The Heritage Division of the federal Department of Sustainability, Environment, Water, Population and Communities Environment Department is to have its budget reduced by 30 per cent for the coming financial year. This is likely to result in 30 job losses from July and the cessation of work on projects. The division will lose $3.8 million, leaving $7.6 million.
The Canberra Times obtained access to an internal memo setting out funding cuts and likely job losses.
The Australian Heritage Council's work on assessments of new places for the National Heritage List will be drastically reduced from about 15 places to one and work on other assessments already under way will cease.
A government spokesman stated that the cuts are due to the Distinctively Australian and the Heritage Jobs Fund Programs lapsing.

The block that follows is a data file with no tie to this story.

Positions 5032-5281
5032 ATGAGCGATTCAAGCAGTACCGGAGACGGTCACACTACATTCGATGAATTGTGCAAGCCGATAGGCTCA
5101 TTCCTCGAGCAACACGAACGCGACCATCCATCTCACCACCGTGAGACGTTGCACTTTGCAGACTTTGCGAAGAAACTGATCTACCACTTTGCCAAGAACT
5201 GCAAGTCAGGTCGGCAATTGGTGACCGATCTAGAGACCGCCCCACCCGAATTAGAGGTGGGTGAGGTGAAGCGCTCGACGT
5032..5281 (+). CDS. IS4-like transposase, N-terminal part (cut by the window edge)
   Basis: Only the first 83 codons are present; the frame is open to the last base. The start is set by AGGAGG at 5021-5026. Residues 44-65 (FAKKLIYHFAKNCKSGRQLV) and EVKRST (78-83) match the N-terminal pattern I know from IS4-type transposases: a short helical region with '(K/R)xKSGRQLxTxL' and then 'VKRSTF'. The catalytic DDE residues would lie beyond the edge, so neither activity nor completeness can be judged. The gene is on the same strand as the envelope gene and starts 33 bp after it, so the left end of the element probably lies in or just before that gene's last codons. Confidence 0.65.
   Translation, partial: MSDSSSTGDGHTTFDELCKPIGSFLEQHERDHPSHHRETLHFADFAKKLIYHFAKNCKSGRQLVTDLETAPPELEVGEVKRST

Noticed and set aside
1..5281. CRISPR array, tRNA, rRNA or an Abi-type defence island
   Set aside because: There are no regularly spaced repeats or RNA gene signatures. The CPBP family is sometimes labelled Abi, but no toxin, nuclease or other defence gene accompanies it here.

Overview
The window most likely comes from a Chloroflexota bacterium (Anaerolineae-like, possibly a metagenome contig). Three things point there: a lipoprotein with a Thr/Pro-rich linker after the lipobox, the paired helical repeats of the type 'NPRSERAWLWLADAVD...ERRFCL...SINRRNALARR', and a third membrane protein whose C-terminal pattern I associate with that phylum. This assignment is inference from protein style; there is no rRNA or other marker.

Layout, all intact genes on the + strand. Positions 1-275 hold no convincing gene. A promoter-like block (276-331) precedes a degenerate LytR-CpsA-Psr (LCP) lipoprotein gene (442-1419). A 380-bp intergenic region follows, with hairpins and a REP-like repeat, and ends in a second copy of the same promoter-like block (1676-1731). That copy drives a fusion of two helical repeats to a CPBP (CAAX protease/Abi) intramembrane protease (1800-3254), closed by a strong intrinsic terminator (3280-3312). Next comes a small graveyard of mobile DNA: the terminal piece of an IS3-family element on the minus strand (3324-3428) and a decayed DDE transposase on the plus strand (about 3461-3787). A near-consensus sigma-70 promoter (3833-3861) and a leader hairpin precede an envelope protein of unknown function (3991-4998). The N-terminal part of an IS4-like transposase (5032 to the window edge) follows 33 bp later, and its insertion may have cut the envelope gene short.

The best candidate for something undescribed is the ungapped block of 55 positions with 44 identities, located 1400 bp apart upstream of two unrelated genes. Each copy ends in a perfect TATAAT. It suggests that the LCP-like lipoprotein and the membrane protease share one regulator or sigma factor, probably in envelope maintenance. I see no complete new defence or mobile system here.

(Source: Canberra Times 23 March 2011)
November 2010 – January 2011
Not for Profit Organisations
Grants are available from Queensland Rural Assistance Authority (QRAA) to assist non-profit organisations toward the costs arising out of direct damage caused by the November 2010 to January 2011 flood event in Southern and Central Queensland.
What assistance is available?
Grants of up to $25,000 are available to assist eligible organisations as follows:
Initial grant: up to $5,000 to assist with recovery
Subsequent grant: up to $20,000 to recover costs paid in order to repair direct flood damage.
Assistance under this scheme is not intended to compensate for loss of income.
Assistance provided is subject to future audit.
How can the assistance help you?
The assistance enables the organisation to cover the costs associated with cleaning and restoration activities including:
purchasing, hiring or leasing plant, equipment or materials to clean up premises or to resume immediate operations
engage a person to clean premises
clearing or disposing of debris, damaged goods or materials
repairing or restoring essential premises including grounds, amenities and infrastructure